Posted by: trailerpilot | 04:05::2009

Alvin Ailey American Dance Theater

I’ve seen better Ailey shows than Thursday’s at the Auditorium, but they probably deserve a little slack. The company, already famous for going all-out, has yanked every stop for their 50th anniversary, evidenced by the far-too-long, way-too-self-congratulatory film they showed as a preamble to each program.  These dancers are obviously being put through the wringer, hitting an obscene number of international and U.S. cities as part of a high-profile celebration that began over a year ago.  They must be exhausted.  I’m glad I chose the all-Ailey retrospective montage program over the newer work they brought for Wednesday’s and the weekend’s shows, which I did partially due to lukewarm reviews for the two big premieres but mostly because the anniversary program’s selections were sourced from fourteen dances by Alvin Ailey, dating from between 1958 and 1988 (they were also presented in chronological order).  I figured a lot of it was going to go into storage at least until the 75th, and with obscure repertory being as unpopular as it is these days—programming approached as curation is most definitely out—I needed to see these pieces while I could.

Linda Celeste Sims. Photo by Andrew Eccles.

Linda Celeste Sims. Photo by Andrew Eccles.

For example, it’s hard to believe something like the men’s duet excerpted from 1970’s Streams would appear under any other circumstances:  Clad only in periwinkle tights, Clifton Brown and Matthew Rushing performed a wickedly difficult, severe invention to music by Miloslav Kabelac that could only be Nixon (and Béjart, and MacMillan, and Cranko) Era experimentalism.  I have a soft spot for the stuff:  Some…okay, a lot, of the dance field’s acceptance of oddball formalism has been swept under the rug of mandatory beauty and preferences for predictability over the crapshoot of risk, but in pieces like Streams you really see how much big choreographers once felt supported in making unabashedly arcane investigations.  The irony is, of course, that big choreographers remain coddled no matter their choices—I’m looking at you, Wheeldon—but for whatever reasons the field as a whole has slowly, firmly trended away from an atmosphere of intellectualism and toward a paradigm of the mainstream hit.  (I’d personally rather be outraged than bored, but no one’s asking for my opinion on such matters.)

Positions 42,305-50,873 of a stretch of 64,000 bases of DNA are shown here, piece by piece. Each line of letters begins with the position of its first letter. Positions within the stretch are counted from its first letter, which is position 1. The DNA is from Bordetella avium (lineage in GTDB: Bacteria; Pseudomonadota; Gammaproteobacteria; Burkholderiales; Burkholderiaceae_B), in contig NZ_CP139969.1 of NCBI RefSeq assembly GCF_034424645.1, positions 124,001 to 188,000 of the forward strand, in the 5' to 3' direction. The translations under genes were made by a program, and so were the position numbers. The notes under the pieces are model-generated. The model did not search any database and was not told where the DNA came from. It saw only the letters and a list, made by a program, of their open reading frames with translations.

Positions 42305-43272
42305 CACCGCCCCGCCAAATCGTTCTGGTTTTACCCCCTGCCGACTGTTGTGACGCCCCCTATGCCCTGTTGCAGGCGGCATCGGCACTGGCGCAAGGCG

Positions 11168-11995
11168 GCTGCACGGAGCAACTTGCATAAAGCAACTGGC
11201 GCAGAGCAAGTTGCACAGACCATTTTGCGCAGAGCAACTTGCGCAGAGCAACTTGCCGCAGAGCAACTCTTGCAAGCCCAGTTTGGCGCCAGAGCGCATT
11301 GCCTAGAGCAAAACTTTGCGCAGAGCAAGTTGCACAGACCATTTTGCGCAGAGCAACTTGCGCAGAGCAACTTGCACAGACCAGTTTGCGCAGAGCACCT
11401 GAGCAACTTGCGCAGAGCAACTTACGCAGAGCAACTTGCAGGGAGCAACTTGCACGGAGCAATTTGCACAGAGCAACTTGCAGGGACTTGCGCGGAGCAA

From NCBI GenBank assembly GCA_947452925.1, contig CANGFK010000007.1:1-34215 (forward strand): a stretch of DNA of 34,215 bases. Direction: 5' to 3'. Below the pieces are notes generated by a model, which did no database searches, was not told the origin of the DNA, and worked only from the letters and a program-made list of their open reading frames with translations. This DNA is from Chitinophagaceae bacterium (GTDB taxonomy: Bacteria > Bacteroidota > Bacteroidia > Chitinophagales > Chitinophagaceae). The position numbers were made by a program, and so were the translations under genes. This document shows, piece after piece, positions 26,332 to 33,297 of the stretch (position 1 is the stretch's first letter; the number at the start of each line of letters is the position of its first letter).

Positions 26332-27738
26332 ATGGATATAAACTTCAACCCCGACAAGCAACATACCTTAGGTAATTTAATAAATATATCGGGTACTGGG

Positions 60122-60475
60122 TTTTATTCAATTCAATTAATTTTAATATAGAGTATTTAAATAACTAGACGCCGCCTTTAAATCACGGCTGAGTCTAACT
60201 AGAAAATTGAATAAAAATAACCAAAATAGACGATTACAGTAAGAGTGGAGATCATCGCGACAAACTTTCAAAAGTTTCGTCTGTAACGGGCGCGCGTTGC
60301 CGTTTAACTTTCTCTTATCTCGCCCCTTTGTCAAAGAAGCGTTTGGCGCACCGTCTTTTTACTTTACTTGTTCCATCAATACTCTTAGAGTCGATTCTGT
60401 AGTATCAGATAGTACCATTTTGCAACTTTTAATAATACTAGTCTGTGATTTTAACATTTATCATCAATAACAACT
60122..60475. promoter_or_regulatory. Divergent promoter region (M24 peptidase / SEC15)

Also decidedly out of fashion is the acceptability of straight vocabulary in stage work.  Sections like the ones presented from 1971’s Choral Dances,  1986’s Caverna Magica and the petite allegro from 1974’s fabulous Night Creature are essentially classroom exercises.  School recitals notwithstanding, this just isn’t done anymore, and yet here they were, temps de quises galore—in masterworks by Alvin Ailey!  It made for an interesting throughline that I probably never would’ve noticed in his works, this continually-resurgent interest in and appropriation of straight-up ballet.

But it’s the highly formal, sublimely musical vocabularily-modern solos and duets for which Ailey is famous, and rightly so.  1971’s Cry, the solo that made the already-well-known Judith Jamison a bona fide star, is perhaps the best example of the profound timelessness, simplicity and power for which he had an innate, sure hand.  Two duets, 1972’s The Lark Ascending (danced by the insanely gifted Linda Celeste Sims) and Hidden Rites (1973), had little in common aesthetically but both showed how he continued to refine the form long after Fix Me, Jesus.

Alvin Ailey's Blues Suite. Photo by Paul Kolnik.

Alvin Ailey's Blues Suite. Photo by Paul Kolnik.

The montage benefitted from a few excursions into Ailey’s “party” pieces, from works like Blues Suite (1958), For “Bird” – With Love (1984) and Opus McShann (1988).  I’m not so much a fan of these, but it’s nothing personal:  I don’t like it when Tudor and Balanchine do it either.  It did however break up the action, and kept the evening from turning into a rapid-fire succession of showstoppers.  Plus, Ailey (especially in For “Bird”) makes the choreography of body language and gesture look deceptively simple:  Even in a milieu with a dozen distinct characters and overlapping lines of “dialogue,” every tossed glance and flirty snap reads clear as crystal:  It’s impossible to miss a thing.

Renee Robinson in Alvin Ailey's Revelations.  Photo by Paul Kolnik.

Renee Robinson in Alvin Ailey's Revelations. Photo by Paul Kolnik.

I suppose I should say something about Revelations (1960).  It’s brilliant.  Everyone says so, and everyone’s right.  I first saw it around the age of 10 and when I saw it for the second time, eight years later, I remembered almost every moment.  I Been ‘Buked is, along with Night Creatures, one of Ailey’s best compositions.  The staccato gestures—stuttering arms, trilling hands, quick gossipy glances—are pure genius (and foolproof:  Their integrity as moments is built-in, which is to say if a dancer is doing it at all, they’re doing it right).  I’ve always remembered it as a long piece, but it really isn’t; Thursday Revelations flew by, even the (wholly unnecessary yet understandably traditional) encore of Rocka My Soul in the Bosom of Abraham.

If there’s anything that truly disappointed me about the evening, it was the audience.  Although well-attended as usual—nearly full—and some of the best people watching of the season, I heard nary a peep out of the crowd for the first two acts, and then even during I Wanna Be Ready (danced outstandingly by Kirven J. Boyd) and Sinner Man there were almost no baritone mmm-hmms and go ons.  No one snapped a finger.  I know you’ve got more sass than that, Chicago.


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